In an article recently published by USA Today, three professors at Case Western Reserve University — two of whom are doctors — call for COVID vaccinations to be mandatory, with no allowance for religious objections. They also suggest that “disincentives” be imposed to ensure compliance, from the revocation of certain government benefits, to denial of service from private businesses and the inability to ride public transportation.
“[W]hile the measures that will be necessary to defeat the coronavirus will seem draconian, even anti-American to some, we believe that there is no alternative. Simply put, getting vaccinated is going to be our patriotic duty,” write Dr. Michael Lederman, Maxwell J. Mehlman and Dr. Stuart Youngner in a piece entitled “Defeat COVID-19 by requiring vaccination for all. It’s not un-American, it’s patriotic.”
Lederman is an infectious disease specialist and professor of medicine at the school; Mehlman is a law professor and director of Case’s Law-Medicine Center; and Youngner is professor of bioethics and pyschiatry, with a focus on the issues of death, organ transplant ethics and end-of-life decision-making.
The men assert that when a vaccine is created and widely circulated, it will result in “herd immunity,” reducing the risk of infection for the public at large.
They state that the other option for herd immunity, waiting for enough people to become infected and then develop antibodies, is too dangerous of a concept. The professors point to the mortality rate in Sweden as an example, which has a higher deaths per capita rate than its neighbors.
Lederman, Mehlman and Youngner opine that to decline vaccination is to consequently put others’ lives at risk. They propose that vaccinations be free and easily accessible and that the only exemption be an adverse medical reaction to the injection.
“Do not honor religious objections. The major religions do not officially oppose vaccinations,” the article states. “Do not allow objections for personal preference [either], which violate the social contract.”
The men also put forward various “disincentives” that could be utilized as punishment for those who decline to receive a COVID vaccine, from being denied employment or service at a place of business for not being vaccinated to being unable to board public transportation.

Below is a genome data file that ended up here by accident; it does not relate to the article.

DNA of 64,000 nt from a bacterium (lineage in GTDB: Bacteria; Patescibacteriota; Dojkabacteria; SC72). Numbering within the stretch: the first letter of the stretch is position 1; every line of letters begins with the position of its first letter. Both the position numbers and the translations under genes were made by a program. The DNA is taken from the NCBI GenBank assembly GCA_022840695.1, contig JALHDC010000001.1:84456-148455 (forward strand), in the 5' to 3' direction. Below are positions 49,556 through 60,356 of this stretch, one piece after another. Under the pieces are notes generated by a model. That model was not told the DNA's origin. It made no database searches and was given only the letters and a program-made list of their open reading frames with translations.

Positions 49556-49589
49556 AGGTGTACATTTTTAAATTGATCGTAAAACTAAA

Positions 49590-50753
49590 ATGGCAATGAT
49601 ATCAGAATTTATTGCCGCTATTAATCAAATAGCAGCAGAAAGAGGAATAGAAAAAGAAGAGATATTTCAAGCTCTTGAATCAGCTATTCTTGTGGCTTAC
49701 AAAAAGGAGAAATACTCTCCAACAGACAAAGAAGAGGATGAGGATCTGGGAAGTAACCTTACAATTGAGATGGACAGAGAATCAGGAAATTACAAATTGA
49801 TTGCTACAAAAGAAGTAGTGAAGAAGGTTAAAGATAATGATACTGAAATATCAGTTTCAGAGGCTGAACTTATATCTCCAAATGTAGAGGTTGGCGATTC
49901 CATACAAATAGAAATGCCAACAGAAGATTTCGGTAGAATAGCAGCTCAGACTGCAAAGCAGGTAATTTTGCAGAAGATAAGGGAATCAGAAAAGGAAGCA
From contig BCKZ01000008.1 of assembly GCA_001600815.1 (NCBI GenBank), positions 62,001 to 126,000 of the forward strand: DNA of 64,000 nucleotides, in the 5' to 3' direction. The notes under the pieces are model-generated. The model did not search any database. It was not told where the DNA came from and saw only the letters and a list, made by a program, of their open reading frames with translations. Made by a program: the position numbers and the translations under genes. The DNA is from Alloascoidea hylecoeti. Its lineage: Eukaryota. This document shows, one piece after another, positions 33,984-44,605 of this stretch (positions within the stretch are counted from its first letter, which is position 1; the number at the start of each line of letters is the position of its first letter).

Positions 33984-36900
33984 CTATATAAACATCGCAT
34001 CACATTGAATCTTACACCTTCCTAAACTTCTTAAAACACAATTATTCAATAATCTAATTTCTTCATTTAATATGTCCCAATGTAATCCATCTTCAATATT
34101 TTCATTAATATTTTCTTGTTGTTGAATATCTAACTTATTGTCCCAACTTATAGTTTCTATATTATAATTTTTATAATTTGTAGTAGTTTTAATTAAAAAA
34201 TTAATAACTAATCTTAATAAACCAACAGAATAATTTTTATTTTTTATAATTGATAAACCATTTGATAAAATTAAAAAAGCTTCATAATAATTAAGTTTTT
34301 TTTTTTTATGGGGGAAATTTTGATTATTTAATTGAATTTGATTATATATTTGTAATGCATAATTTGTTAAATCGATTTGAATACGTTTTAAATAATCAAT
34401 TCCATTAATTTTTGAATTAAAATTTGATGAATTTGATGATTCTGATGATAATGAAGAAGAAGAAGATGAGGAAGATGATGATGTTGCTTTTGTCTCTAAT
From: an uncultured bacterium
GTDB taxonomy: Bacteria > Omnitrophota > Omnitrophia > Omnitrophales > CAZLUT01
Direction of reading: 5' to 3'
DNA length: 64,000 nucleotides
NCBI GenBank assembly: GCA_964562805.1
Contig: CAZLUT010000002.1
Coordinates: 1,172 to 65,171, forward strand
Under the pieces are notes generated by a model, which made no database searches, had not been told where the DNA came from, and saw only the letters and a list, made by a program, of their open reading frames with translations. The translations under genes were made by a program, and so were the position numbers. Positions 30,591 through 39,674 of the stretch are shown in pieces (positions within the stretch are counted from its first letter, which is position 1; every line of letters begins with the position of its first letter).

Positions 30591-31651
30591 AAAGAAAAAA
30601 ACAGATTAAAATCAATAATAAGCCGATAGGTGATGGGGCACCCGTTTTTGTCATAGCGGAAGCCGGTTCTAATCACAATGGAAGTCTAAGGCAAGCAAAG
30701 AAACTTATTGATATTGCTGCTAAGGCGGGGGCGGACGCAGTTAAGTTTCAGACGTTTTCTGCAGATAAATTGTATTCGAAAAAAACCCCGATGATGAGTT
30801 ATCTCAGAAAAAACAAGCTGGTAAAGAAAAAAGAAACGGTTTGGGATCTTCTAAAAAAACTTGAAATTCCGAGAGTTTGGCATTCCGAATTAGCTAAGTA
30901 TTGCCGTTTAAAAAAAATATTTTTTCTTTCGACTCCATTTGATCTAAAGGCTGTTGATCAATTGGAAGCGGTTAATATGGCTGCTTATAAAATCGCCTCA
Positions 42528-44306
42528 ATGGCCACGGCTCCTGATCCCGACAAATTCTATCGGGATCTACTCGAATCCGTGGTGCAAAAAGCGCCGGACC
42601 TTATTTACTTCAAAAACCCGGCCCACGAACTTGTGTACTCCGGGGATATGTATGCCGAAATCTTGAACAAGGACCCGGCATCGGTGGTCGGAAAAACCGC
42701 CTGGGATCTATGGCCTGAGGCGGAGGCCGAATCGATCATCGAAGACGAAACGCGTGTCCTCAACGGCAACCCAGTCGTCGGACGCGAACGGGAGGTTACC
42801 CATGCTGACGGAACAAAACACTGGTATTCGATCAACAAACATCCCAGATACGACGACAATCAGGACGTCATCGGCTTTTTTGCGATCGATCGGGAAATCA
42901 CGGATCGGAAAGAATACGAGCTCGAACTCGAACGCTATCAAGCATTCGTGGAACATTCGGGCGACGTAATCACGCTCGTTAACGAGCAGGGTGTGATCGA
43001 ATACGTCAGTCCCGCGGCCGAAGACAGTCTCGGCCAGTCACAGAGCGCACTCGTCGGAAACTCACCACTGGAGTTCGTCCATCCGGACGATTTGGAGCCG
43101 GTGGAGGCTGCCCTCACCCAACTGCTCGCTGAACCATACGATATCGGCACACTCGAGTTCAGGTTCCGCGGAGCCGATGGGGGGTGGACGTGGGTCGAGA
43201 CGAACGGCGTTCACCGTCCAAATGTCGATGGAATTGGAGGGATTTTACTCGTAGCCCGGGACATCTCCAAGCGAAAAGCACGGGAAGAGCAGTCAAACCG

“Vaccine refusers could lose tax credits or be denied nonessential government benefits. Health insurers could levy higher premiums for those who by refusing immunization place themselves and others at risk, as is the case for smokers,” they write.
“Private businesses could refuse to employ or serve unvaccinated individuals,” the professors further propose. “Schools could refuse to allow unimmunized children to attend classes. Public and commercial transit companies — airlines, trains and buses — could exclude refusers. Public and private auditoriums could require evidence of immunization for entry.”
They recommend that an immunization registry be put in place, though it is not clear whether such would be done by a healthcare network or the government, and that those vaccinated receive “expiration date-stamped certification cards.”
“These measures might seem draconian and would be costly, but ensuring universal vaccination is a negligible sacrifice compared with the costs, deaths and social upheaval that a sustained pandemic is having on our country,” Lederman, Mehlman and Youngner assert.
They point to the draft during World Wars I and II, noting that none were able to opt out and were rather subject for penalties for refusing to comply.
And while those who opposed the use of weapons for religious reasons were assigned to noncombatant roles, the professors simply end their composition with the statement: “There are no such alternatives for vaccination.”